KHARTOUM Armed looters set fire to parts of Sudan's disputed Abyei border town on Monday, the United Nations said, days after north Sudanese troops seized it, pushing the north and south closer to conflict.
North Sudan's army vowed to hold all the territory it took, defying demands from the U.N. Security Council and other world powers for it to withdraw.
Analysts fear north-south fighting over Abyei could reignite a full blown conflict in Sudan, a move that could have a devastating impact on the surrounding region.
Both Sudan's mostly Muslim north and the south, where most follow Christian and traditional beliefs, claim the fertile, oil-producing Abyei border region.
Its ownership was not settled in a 2005 peace deal that ended decades of north-south civil war.
Abyei remains the biggest point of contention in the build-up to the secession of the south, due to take place on July 9.
The northern army sent tanks into Abyei on Saturday, the United Nations said, after weeks of growing tension and accusations of skirmishes by both sides.
Thousands of people fled, leaving Abyei town empty, while food supplies have also been disrupted, the aid group Medecins Sans Frontieres said.
Personnel from a U.N. peacekeeping base in Abyei said the violence had forced them to stop patrols.
The U.N. Mission (UNMIS) "strongly condemns the burning and looting currently being perpetrated by armed elements in Abyei town," said U.N. spokesman Kouider Zerrouk in a statement.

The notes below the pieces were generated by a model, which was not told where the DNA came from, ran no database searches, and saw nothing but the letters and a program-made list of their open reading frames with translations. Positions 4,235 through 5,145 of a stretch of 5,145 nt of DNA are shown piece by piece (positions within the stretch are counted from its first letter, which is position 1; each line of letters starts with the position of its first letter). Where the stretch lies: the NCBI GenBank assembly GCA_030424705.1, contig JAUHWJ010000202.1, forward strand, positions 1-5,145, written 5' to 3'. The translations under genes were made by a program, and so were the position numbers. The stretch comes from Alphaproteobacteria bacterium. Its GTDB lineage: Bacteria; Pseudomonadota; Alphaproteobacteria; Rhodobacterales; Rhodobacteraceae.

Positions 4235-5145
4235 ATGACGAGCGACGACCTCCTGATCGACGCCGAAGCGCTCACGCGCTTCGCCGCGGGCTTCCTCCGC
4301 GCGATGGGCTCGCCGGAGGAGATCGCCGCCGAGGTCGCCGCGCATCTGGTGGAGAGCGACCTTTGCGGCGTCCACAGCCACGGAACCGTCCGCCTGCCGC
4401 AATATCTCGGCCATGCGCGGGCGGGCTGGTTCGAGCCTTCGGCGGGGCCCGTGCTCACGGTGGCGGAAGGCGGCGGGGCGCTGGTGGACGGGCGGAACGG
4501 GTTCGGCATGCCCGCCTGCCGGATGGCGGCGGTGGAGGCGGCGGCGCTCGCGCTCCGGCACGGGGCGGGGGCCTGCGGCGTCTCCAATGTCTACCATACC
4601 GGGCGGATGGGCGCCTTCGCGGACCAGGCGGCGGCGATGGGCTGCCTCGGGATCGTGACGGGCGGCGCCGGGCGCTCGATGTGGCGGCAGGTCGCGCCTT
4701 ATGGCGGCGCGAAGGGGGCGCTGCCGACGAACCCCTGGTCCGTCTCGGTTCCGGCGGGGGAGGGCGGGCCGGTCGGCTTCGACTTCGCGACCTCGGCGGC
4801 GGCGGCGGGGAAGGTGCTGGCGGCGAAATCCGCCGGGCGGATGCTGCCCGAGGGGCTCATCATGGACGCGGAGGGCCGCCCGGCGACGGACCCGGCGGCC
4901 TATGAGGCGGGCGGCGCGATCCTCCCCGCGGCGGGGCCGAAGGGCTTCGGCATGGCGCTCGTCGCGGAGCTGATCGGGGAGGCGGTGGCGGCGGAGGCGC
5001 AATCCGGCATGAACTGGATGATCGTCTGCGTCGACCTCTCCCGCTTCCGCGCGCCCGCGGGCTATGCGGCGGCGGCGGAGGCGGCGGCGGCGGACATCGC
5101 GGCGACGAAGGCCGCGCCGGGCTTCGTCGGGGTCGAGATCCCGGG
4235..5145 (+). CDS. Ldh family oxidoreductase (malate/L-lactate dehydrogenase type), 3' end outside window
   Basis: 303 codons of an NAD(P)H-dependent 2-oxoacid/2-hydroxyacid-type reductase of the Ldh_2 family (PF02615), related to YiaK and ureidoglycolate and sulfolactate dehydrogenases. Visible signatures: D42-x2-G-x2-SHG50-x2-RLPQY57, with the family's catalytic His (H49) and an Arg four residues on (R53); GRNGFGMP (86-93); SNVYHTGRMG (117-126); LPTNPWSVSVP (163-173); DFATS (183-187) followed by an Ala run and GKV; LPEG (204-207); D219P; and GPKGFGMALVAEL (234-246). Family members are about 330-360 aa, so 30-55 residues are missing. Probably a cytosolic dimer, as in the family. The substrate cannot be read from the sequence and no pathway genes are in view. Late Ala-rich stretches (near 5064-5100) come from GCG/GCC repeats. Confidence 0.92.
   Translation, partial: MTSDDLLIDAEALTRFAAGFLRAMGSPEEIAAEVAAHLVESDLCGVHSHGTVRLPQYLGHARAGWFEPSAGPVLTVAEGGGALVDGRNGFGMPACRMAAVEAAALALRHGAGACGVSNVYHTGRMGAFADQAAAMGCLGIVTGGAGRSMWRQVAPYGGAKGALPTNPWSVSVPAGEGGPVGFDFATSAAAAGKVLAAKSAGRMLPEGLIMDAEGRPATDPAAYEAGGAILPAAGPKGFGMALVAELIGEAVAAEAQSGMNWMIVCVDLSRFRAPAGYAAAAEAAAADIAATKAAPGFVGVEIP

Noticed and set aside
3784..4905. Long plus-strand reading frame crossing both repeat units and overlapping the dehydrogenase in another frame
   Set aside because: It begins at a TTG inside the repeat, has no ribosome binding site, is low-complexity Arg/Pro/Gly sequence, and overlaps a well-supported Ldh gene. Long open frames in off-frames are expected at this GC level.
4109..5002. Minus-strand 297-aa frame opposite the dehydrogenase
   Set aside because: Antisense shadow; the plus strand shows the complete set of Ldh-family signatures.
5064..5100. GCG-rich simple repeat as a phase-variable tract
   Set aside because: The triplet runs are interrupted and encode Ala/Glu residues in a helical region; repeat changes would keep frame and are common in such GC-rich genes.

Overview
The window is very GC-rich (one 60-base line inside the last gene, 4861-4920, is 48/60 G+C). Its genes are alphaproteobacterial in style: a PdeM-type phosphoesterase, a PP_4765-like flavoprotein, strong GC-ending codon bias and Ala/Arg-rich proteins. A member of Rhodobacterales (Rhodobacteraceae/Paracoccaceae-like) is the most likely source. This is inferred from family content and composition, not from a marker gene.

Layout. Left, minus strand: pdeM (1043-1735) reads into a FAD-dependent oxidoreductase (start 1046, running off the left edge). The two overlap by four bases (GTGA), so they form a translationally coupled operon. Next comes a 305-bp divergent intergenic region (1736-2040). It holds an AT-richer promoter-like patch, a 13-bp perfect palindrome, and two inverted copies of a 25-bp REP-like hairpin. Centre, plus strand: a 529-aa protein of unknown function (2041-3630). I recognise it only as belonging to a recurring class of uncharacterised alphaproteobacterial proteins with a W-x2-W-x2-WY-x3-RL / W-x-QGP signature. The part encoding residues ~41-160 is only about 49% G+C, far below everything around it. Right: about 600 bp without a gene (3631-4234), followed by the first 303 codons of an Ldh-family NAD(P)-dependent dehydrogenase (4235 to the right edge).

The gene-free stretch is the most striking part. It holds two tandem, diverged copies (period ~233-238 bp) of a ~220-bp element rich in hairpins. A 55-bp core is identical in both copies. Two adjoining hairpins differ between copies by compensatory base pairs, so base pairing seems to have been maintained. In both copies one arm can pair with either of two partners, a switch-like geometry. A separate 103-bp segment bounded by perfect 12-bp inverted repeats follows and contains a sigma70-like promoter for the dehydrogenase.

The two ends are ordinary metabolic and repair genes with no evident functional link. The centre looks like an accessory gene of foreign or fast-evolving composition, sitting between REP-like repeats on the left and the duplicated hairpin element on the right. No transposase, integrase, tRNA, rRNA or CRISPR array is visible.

U.N. Security Council envoys visiting Sudan, who earlier demanded the north withdraw, were expected to meet the southern government in the southern capital Juba on Monday.
NORTH VOWS TO STAY
North Sudanese officials said they had no plans to leave the territory.
"We are going to stay in Abyei until there is a different decision," northern defence minister Abdel Rahim Mohamed Hussein told parliament in Khartoum in a speech interrupted by "Allahu Akbar" (God is greatest) calls from many deputies.
"Free citizens, your armed forces will hold all areas which the laws and agreements entrust to it. They will work on establishing peace and stability so the government can reach a solution and accord to ensure security and stability in the region," the northern army told state media late on Sunday.
North Sudan says it sent in troops to clear out southern soldiers who it said had broken agreements by entered the area.
Around 100 southerners protested in Juba against the northern military action in Abyei, holding up banners that described it as an invasion, witnesses said.
"It is hopefully not the beginning of a wider conflict but it has the potential for it," said analyst Roger Middleton from London's Chatham House.
"Abyei is important to north and south. There is oil, grazing land and emotional reasons. Many leaders in the SPLM (the south's ruling party) come from Abyei," he said.
Southerners overwhelmingly voted to declare independence from the north in a January referendum promised in the 2005 Comprehensive Peace Agreement.
The same deal also promised Abyei residents their own referendum over whether to join the north or south but that never took place as neither side could agree on who was qualified to vote.
The last civil war killed an estimated 2 million people and forced around 4 million to flee, many of them to countries neighbouring Sudan.
Analysts say there is a risk Abyei fighting could spread to other parts of Sudan, particularly the surrounding region of South Kordifan, also hit by north-south tensions.
(Editing by Andrew Heavens)
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